Monday, March 18, 2013

Philip Roth: Unmasked

Remember the scene in It’s a Wonderful Life in which the Jimmy Stewart character is shown what Bedford Falls would be like if he weren’t part of the world. Imagine what your Jewish doctor, dentist or lawyer would be like had he never decided on the profession and had become a famous writer instead. You’ll have more of an appreciation of William Karel and Livia Manera's Philip Roth: Unmasked, the documentary currently playing at Film Forum (the showings are all free by the way). It might sound like a prejudicial statement, but Roth is by his own admission is Homo Hebrais. In fact, during the film he describes how when he was in college he wrote pathetic short stories about sensitive characters, invoking Salinger’s name with a note of wistful disparagement. Then he read Joyce who left Dublin and never stopped writing about it. Bellow’s Chicago, Malamud’s Brooklyn, Hemingway’s Michigan and Faulkner’s Mississippi are all invoked in the same breath. By the way, Roth reveals that he writes standing up which is something that Hemingway also did. So what is your dentist like in this alternate universe where he is filling your mind rather than your cavities? The film is more about Roth’s work than his personal life, though Roth does describe his first marriage as being “lurid” and “derailing” him. He quotes I.B Singer who was also accused of giving defamatory portraits of Jews, in talking about the reaction to Portnoy’s Complaint, “What should I write about, Portuguese pimps?” And he describes the effect of the psychoanalytic treatment he underwent after his disastrous first marriage and what it did for his imagination realizing that, as a writer, he had all the “permission a psychoanalytic patient has” to say anything. There is a wonderful vignette about how he prepares his parents for the reception of Portnoy’s Complaint, finding out later that on the way home to New Jersey his mother was crying “he has delusions of grandeur” and how after the book came out people would call out to him on the street “hey Portnoy leave it alone.” Later in life Roth shows himself struggling more with death than sex in both his life and work. He gets to know a gravedigger and tours a cemetery in order to pick out his own gravesite. “I don’t think that one’s for you,” he’s told after selecting a plot near his parents’ graves. “There no leg room.” “Well that important,” he quotes himself as responding. “I’m going to be there for a long time.” Roth is as great extemporizing as he is working in the more premeditative mode of actual writing and the film is filled with wonderful nuggets. Roth does say in the very beginning of the film in answer to a question about being a Jewish American writer, “I don’t write in Jewish. I write in American,” but countervailingly everything began for him when he realized he could triage his own condition writing about Newark and Jews, pathology and anatomy. Come to think of it, despite the curmudgeonly soul described by the actress Claire Bloom (Roth’s second wife), in Leaving a Doll’s House: A Memoir the portrait of the writer that emerges partakes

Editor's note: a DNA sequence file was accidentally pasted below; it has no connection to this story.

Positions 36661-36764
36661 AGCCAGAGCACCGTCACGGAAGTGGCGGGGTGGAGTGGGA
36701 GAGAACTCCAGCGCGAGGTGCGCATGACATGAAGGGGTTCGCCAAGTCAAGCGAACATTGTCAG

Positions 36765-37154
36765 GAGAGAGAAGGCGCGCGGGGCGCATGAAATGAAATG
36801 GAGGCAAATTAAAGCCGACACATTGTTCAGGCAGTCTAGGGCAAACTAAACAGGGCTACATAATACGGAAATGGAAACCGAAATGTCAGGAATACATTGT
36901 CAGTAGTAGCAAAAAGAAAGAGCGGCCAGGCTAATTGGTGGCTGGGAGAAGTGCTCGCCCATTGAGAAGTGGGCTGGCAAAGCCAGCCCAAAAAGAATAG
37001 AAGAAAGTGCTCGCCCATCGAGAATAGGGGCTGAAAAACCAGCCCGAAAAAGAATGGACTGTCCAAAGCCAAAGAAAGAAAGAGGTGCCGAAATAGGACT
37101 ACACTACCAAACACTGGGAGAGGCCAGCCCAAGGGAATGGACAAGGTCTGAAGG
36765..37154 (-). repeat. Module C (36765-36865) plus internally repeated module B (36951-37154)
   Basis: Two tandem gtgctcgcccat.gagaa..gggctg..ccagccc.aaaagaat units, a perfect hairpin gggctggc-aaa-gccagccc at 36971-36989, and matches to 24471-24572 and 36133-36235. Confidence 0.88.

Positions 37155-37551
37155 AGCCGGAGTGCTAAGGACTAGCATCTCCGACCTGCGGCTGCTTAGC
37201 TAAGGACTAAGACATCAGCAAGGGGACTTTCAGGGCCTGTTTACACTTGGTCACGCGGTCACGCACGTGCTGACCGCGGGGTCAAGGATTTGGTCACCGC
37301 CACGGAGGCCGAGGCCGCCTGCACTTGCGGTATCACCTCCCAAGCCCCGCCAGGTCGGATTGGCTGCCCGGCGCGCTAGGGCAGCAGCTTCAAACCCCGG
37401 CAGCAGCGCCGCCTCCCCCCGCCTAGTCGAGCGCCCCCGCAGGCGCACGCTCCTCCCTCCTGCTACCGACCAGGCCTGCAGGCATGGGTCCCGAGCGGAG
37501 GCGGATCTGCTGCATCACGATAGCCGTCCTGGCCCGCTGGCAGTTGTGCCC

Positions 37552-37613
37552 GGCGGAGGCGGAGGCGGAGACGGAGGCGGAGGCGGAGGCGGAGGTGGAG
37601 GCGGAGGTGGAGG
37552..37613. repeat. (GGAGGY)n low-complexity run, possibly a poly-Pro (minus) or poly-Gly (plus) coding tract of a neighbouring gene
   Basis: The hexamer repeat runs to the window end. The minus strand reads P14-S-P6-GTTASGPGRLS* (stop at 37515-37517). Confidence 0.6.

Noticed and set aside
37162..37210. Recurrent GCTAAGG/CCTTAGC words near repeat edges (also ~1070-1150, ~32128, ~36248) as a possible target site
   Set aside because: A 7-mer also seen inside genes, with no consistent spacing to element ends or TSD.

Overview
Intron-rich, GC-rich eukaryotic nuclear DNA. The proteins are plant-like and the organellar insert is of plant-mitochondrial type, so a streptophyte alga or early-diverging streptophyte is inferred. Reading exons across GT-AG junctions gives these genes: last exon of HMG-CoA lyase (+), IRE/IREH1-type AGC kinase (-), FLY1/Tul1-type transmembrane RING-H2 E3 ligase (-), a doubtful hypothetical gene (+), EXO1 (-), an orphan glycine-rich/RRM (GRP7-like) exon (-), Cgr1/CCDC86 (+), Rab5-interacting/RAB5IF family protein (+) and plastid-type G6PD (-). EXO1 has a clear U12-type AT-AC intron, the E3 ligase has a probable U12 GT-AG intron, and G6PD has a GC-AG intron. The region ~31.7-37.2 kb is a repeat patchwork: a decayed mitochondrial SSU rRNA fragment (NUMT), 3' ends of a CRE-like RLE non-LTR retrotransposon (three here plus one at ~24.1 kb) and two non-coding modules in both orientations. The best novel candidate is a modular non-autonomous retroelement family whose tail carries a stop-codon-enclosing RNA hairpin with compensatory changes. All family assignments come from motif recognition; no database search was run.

of the family doctor, dentist and divorce lawyer all rolled into one.

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